What motivates so many people to migrate from their own societies to others? Why are some cultures so different from each other? Our course combines sociological and anthropological approaches to the study of society, exploring how humans understand their social worlds in different ways.
At Essex we investigate what connects people with each other, as well as what divides them. We consider every aspect of our daily lives, from how we relate to politicians, celebrities and friends, to how we define ourselves, our families, and others. You study topics including:
- Witchcraft, potlatch ceremonies in North America, and the aesthetics of Nomadic people
- Anthropological approaches to gender, ethnicity, race and kinship
- Sociology of migration, religion belief, and multinational corporations
- Birth, sex and death
You also receive training in sociological methods – how to design a survey, conduct an interview, and use quantitative analysis from basic statistic to big data – in order to ask the difficult questions, and can complete a supervised dissertation on a topic that inspires you.
Your education extends beyond the university campus. We support you in expanding your education through offering the opportunity to spend a year or a term studying abroad at one of our partner universities. The four-year version of our degree allows you to spend the third year abroad or employed on a placement abroad, while otherwise remaining identical to the three-year course.
Studying abroad allows you to experience other cultures and languages, to broaden your degree socially and academically, and to demonstrate to employers that you are mature, adaptable, and organised.
If you spend a full year abroad you’ll only pay 15% of your usual tuition fee to Essex for that year. You won’t pay any tuition fees to your host university
Our expert staff
You may already be familiar with our academics before you meet them in lectures.
Our academics believe in doing research that matters and makes a difference; whether it’s the battle between big data and human rights or the policing of sex workers, we embed our innovative and sometimes controversial research into your course.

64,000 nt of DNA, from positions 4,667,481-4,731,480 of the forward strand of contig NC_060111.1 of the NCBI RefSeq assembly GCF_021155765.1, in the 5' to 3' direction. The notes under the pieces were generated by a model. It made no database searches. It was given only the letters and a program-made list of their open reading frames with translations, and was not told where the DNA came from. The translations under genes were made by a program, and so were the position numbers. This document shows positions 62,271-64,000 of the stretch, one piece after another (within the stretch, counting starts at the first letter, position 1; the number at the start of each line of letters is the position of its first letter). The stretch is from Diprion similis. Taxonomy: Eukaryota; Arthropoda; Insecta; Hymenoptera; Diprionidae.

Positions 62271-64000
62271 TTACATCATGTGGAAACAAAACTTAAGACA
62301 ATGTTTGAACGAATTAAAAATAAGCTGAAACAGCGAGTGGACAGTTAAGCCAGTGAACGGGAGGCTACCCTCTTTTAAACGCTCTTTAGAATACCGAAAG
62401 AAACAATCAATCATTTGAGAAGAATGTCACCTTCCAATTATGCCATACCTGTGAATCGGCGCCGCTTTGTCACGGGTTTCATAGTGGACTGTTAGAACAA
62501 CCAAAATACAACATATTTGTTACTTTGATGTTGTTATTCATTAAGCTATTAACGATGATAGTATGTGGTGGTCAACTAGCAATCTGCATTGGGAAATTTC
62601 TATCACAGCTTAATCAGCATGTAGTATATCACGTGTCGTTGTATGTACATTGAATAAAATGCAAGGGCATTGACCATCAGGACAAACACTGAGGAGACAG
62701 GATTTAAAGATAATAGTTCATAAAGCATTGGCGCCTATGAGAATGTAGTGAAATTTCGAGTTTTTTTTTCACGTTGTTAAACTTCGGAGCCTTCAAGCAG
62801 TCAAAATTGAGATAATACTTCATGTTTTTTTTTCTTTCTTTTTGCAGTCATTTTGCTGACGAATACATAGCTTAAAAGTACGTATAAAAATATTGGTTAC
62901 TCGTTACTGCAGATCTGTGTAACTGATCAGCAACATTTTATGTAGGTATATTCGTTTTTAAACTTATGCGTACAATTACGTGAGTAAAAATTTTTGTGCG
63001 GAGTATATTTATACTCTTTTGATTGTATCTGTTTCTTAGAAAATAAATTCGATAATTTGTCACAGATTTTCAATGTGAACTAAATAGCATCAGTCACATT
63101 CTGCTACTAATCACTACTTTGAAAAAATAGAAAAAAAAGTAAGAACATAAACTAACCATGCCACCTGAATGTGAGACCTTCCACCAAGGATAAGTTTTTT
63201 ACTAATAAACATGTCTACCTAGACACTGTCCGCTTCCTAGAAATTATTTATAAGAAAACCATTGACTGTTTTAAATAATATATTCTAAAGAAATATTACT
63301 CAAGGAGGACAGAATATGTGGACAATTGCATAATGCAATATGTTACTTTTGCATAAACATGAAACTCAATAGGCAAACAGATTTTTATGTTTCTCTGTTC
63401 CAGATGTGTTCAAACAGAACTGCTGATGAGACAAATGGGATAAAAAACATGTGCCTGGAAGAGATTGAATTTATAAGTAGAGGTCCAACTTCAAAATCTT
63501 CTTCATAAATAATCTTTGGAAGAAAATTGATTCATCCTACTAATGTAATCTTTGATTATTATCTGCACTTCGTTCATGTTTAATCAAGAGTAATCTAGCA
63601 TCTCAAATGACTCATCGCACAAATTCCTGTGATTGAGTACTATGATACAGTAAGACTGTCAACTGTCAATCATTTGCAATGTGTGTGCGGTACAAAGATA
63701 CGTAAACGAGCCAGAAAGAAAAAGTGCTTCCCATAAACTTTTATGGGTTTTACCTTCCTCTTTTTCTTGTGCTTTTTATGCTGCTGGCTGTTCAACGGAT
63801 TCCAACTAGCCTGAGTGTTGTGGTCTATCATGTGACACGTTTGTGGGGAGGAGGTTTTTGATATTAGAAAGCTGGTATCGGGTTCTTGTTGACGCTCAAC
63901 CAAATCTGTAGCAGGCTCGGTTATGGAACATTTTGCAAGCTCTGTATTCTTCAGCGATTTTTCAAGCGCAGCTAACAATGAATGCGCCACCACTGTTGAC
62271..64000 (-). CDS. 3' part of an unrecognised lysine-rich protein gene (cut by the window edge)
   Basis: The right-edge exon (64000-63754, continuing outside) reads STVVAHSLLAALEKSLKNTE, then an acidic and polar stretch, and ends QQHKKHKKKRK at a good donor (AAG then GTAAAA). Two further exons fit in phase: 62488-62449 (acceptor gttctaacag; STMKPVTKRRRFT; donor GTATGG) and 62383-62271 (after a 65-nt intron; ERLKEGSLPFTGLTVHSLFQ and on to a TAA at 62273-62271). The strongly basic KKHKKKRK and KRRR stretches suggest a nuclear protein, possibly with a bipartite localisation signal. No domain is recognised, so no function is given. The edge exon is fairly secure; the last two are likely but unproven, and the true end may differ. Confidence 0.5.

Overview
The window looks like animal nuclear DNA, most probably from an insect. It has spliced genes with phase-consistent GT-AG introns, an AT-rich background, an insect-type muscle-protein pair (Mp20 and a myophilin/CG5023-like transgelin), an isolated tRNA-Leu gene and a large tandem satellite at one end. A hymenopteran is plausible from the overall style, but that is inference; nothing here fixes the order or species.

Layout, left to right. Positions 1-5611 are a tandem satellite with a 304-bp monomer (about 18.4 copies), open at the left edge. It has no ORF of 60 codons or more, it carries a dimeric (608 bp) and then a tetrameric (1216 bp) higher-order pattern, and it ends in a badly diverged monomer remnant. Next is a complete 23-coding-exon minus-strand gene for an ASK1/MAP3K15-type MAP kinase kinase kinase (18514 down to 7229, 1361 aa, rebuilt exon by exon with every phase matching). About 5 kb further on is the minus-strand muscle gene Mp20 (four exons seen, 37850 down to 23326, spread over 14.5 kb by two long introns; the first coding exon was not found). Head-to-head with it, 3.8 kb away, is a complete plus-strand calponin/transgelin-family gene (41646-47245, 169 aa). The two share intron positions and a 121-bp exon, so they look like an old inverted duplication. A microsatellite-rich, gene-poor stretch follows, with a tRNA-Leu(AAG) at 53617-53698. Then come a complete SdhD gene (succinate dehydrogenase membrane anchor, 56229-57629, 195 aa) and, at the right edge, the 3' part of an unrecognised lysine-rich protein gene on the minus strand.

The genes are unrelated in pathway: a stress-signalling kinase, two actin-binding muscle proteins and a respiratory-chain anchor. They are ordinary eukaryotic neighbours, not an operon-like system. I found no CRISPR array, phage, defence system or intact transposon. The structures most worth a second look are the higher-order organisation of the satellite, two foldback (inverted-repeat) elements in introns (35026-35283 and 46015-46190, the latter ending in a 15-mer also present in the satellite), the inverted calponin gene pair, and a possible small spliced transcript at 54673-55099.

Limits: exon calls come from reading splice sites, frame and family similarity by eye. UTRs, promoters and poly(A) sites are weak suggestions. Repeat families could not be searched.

As well as publishing core texts and bestselling books, our academics often appear on TV and radio. Recent examples include Professor Mike Roper on The Psychology of War for the BBC World Service and Professor Pam Cox in her BBC TWO series Shopgirls: The True Story of Life Behind the Counter. Others engage with politics and policy making, such as those running our specialist centres for Migration Studies and Criminology.
- A unique Student Study Centre where you can get help with your studies, access examples of previous students’ work, and attend workshops on research skills
- The common room is open all day Monday-Friday, has a hot drinks vending machine, water cooler and microwave as well as a small number of lockers available
- Links with the Institute of Social and Economic Research, which conducts large-scale survey projects and has its own library, and the UK Data Archive, which stores national research data like the British Crime Survey
- Our students’ Sociology Society, a forum for the exchange of ideas, arranging talks by visiting speakers, introducing you to various career pathways, and organising debates